Moseying Out Into the Multiverse With the Quantum Cowboys: Geoff Marslett probes memory and the many-worlds theory in his new animated mind-bender at AFS Cinema – Screens


Quantum Cowboys

Shocking News. Hollywood lied to you. The cavalcade of multiverse movies, well, that’s just not how the multiverse theory works. Apologies to Doctor Strange and Whirlpool time machine, but the Many Worlds Interpretation Theory doesn’t mean a bunch of realities that are the same but with hot dog fingers or all in sepia. And in his new film Quantum Cowboys, director Geoff Marslett uses animation and an Old West story to sketch what is really going on in our subjective universe. Marslett said: “I love the way the multiverse is used in the film to let you do everything, but the theories that you see really aren’t that close to what physics really says what’s going on the multiverse is going on. And part of me said, wouldn’t it be cool to use cinema to let people experience something close to what science says?”

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Think about it like this. For his students at Boulder, Marslett is the academic who teaches them animation at the University of Colorado. For Austinites, he is one of the most important local filmmakers of the last decade. At the same time, he is a student of philosophy, mathematics and physics, having studied theoretical physics at the Naval Research Lab. All of this is true, which leads to it Quantum Cowboyswhich gets its Austin Premiere at AFS Cinema presented by Fantastic Fest.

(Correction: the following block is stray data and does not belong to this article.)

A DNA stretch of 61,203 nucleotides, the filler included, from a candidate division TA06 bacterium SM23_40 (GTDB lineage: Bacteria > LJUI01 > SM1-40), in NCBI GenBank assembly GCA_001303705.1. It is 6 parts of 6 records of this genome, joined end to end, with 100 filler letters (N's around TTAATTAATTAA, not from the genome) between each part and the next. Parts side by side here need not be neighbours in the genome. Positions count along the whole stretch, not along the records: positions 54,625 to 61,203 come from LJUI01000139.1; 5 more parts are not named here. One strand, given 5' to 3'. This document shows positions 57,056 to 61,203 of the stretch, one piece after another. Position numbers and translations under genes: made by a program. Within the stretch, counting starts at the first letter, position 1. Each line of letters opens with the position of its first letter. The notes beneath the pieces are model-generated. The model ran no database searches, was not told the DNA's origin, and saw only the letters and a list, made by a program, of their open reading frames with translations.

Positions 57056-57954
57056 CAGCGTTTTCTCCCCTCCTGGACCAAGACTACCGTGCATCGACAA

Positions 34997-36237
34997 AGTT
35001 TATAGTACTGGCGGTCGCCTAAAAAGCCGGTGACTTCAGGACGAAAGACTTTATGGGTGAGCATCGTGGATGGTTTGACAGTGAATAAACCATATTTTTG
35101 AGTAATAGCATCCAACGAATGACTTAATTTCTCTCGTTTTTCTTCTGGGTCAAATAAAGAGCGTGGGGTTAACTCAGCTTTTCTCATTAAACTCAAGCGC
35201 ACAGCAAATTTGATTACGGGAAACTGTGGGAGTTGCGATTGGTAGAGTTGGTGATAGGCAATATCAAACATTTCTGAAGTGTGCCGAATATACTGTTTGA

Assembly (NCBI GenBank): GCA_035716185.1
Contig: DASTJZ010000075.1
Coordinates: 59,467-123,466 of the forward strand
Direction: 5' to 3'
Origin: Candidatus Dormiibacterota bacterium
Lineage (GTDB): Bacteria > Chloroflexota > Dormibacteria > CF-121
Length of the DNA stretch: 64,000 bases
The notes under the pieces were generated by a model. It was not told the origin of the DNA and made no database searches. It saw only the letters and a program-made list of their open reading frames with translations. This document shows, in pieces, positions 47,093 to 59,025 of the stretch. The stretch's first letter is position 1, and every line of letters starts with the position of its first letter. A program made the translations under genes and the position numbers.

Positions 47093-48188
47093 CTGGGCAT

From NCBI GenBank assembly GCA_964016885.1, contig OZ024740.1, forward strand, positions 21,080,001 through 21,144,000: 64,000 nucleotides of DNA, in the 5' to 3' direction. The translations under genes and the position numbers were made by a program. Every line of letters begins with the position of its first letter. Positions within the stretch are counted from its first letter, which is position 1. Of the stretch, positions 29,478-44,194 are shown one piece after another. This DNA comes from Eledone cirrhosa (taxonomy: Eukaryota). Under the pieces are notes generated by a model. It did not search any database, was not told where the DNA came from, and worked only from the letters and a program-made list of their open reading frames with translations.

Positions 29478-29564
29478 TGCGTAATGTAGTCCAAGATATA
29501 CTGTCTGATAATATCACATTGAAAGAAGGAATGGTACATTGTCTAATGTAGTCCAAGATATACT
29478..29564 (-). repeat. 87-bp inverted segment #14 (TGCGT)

“With the gift of total control comes the curse of total creation.” – Geoff Marslett

Again, perspective: Marslett is arguably most famous for his 2013 live-action tragedy, loves her gunbut his presence as an animator is arguably more pervasive – most recently in shorts like Phantom 52, but on the grandest scale with his 2010 animated sci-fi comedy romance, Mars. What drew you back to the medium? “Bad decision making,” he shrugged with a grin. This is true indie filmmaking, which he likened to “being an unsigned band…when you’re making something that’s unlike anything else out there, for better or for worse, you’re faced with this wall of people saying : ‘This is amazing, I really love it, it’s going to be great somewhere else.’” That was a phrase he heard often Mars, but he added, “Give him enough years and you forget what that challenge is like.”

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Any alternative vision in Quantum Cowboys has its own look, from rotoscopy to puppetry, collage to acrylics, each from a different animation house, including Austin’s own Minnow Mountain (Apollo 10½), Californian studios Mystery Meat Media and Artless Media, and Slamdance Award-winning animator and illustrator Shunsaku Hayashi. If you pay close attention, the director said, you can trace each interwoven thread through these stylistic differences. Every decision is considered, but, he added, “with the gift of control comes the curse of having to create everything yourself.” That’s why Marslett’s hand is in almost every picture Quantum Cowboys. “I personally worked on this film, five days a week, until 4 a.m. for 2½ years.” Without that level of commitment, “this movie wouldn’t exist under $5 million,” but the end result, he added, is the kind of movie that “the 15-year-old in me wishes they could come across.”

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Fantastic holiday gifts Quantum Cowboys, AFS Cinema, 6406 N. I-35 #3100, Saturday, September 24, 1 p.m. Tickets and info at austinfilm.org. Quantum Cowboys will also be streamed as part of the Fantastic Fest’s Virtual [email protected] Sept. 29-Oct. 4. Details at fantasticfest.com.





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